Looking at a new year without my son in it

I have always loved starting a new year. I love a new beginning, a fresh slate, and was always a resolution maker, even an enthusiastic resolution maker. This new year feels different. I am not so enthusiastic about making resolutions, at least in the old sense. I will try to explain that shortly. This year, 2017, is the first year in 24 years that has not had Jesse in it. He was born December 10th 1992 but was very much present with me the preceding nine months. I had a book called A Child is Born by Lennart Nillson that showed beautiful pictures of how a fetus looks at each stage of development and I studied those pictures, imagining the child within me. I felt enveloped in a bubble of magic throughout my whole pregnancy. Jesse was already there.

Before he was born I spent my whole life with a sense of not really being connected to the world. I felt like a free radical floating around, not clicked in to any culture or system. I got along okay, but felt like an alien trying to pass for a natural inhabitant of the earth. When Jesse was born I lost that sensation for the first time in my life. I was the mother of a child on this earth. I clicked in to the world and worked hard to help my son grow up as a healthy happy member of the human race. I had the underlying fear that he would inherit my alien tendencies and didn’t want him to feel that horrible sense of disconnection and not belonging.

I think maybe he did inherit some of my tendencies, but he was very intelligent and able to find coping mechanisms and was smart about adjusting to his circumstances. When he was young I worked with him on social skills and he was a willing student. I had a sense of what he had to work at and what came naturally to him. What came naturally was sharp intelligence, wonder, the desire to learn and experiment, and a wild urge to build and create. What did not come naturally was complying with arbitrary societal rules and interacting with others just to fit in. But he was willing to work at those things and became quite a friendly helpful person, finding much humor in the human race, and developed a real capacity to care for the wellbeing of others. He was never arrogant. He seemed to have a desire to be pleasing and did not like to stand out in a crowd.

When Jesse died, in a real sense I died too: the “me” who was invested in this earthly life died just as surely as my son died physically. The future I imagined I had in that life was swept away like a sand castle in the surf. How can I say that I am dead to this world, I ask myself, when I have my other beloved son and my husband still living? I know why. It is because Jesse’s death laid bare the truth that we will all die, that this life is a vapor, just as that verse in the Bible says. (“…For what is your life? It is even a vapor that appears for a little time and then vanishes away.” James 4:14 (NKJV))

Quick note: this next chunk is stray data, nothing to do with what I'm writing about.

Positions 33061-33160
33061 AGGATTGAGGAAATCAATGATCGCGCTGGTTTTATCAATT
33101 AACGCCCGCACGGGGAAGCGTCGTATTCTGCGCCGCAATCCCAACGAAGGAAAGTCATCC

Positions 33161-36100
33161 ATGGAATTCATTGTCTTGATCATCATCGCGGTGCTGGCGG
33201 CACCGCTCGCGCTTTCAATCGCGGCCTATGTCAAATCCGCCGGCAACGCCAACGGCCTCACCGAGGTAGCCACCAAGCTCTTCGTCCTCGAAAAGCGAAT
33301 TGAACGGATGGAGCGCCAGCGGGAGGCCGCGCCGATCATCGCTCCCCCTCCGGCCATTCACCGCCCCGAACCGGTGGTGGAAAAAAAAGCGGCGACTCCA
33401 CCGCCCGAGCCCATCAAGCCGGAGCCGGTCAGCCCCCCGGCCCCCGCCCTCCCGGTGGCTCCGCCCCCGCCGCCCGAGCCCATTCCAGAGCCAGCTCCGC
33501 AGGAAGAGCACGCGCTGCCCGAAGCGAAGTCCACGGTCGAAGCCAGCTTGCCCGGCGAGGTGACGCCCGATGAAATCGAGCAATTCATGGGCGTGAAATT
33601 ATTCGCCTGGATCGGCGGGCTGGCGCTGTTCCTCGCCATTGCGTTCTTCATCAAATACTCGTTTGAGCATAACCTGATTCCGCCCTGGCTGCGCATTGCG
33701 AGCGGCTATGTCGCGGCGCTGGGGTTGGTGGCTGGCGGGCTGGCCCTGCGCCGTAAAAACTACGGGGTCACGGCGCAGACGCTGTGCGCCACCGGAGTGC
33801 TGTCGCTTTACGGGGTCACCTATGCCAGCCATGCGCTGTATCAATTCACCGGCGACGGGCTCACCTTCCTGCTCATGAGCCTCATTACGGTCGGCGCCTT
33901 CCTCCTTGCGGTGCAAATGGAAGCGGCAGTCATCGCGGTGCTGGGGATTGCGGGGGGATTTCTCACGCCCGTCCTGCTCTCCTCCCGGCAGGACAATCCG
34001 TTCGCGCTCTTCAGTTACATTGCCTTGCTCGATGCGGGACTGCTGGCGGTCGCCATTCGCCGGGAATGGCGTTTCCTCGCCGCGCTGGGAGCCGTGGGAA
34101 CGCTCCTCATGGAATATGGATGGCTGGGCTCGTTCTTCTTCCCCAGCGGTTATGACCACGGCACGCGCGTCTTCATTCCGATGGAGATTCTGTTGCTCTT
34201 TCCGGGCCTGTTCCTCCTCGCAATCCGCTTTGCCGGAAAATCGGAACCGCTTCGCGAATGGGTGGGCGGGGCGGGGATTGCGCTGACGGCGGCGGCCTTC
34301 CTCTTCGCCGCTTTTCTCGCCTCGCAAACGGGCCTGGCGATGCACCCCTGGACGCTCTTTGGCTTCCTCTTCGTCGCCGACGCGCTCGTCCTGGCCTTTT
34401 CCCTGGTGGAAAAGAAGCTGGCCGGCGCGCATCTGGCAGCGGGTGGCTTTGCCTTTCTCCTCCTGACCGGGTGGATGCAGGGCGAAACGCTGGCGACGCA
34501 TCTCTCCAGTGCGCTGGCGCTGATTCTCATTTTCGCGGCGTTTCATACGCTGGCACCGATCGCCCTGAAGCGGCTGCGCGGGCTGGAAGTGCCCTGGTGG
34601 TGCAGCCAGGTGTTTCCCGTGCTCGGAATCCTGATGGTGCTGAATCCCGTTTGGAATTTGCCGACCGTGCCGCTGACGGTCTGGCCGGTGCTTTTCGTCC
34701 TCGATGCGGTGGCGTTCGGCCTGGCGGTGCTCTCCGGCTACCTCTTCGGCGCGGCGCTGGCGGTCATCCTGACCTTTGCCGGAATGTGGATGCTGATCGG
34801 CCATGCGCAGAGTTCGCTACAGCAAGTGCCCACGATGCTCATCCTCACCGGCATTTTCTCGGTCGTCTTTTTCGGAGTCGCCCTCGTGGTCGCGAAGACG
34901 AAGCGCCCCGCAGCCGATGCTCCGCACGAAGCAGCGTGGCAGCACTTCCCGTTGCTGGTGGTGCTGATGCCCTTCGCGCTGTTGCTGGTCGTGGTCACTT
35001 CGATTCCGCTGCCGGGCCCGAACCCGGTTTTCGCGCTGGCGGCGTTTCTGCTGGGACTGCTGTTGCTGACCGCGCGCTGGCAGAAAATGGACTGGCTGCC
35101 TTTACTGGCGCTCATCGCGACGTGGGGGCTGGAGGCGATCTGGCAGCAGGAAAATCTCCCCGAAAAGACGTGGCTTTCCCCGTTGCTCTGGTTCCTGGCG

I see now that I was floating in an infinite ocean on a twig, thinking the twig was the whole world and building castles and making complicated plans, all balanced on that twig. Jesse was one of my established anchors around which I built the plans and castles, and then one day that anchor got swept into the vastness of the universe, and my soul followed, looking for him, calling for him, reaching every sinew of mind toward him. Where was he now? What was he now?
swallow
Through prayer and meditation messages came to my mind and I experienced the blessing of knowing that God’s angels had taken him safely to his new home. I am still floating on that old twig, but now I see it for what it is. I cannot build castles on it anymore. All that I build from now on must be for that other place where Jesse is and where the rest of us are destined to join him. But I am shaky and uncertain as to how to do go about it. I suppose that whatever I build must still be built on the twig with the materials available on its tiny surface, yet knowing that it must also somehow prepare me for my departure from the twig. It is the puzzle of being in the kingdom of God and yet still operating in this world, perhaps what is meant by “in the world but not of the world.” Actually I cannot find those words in the Bible but I think John 2:15-17 (NKJV) captures the idea:

Do not love the world or the things in the world. If anyone loves the world, the love of the Father is not in him. For all that is in the world—the lust of the flesh, the lust of the eyes, and the pride of life—is not of the Father but is of the world. And the world is passing away, and the lust of it; but he who does the will of God abides forever.

I think this is why I am having so much trouble writing. I believe that writing is what I am called to do – but I have to redirect my purpose and focus. I am feeling my way to working in this new paradigm, this awareness that I am not working for anything in this world but for the promised world where my son has gone ahead of me. So my new year’s resolutions must be different this year. I still might have earthly goals, but they look insignificant in the new perspective of the vast universe I see myself in.

I cannot build my new life around getting my body in shape or publishing a story. Even if I want to publish a story or improve my health, the goal must somehow relate to the bigger picture. How does it bring me closer to God and His truth? How does it serve His purpose for me and those with whom I share my life? How does it glorify God and reflect his love? How does it bring his kingdom to earth as it is in Heaven? So far my only resolution this year is to contemplate how to live and write in such a way. For all I know that may be all I do for the rest of my earthly life, and unless the Spirit directs me to “do” something more, that is good enough for me.

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Author: CJ

Blogger, illustrator, writer

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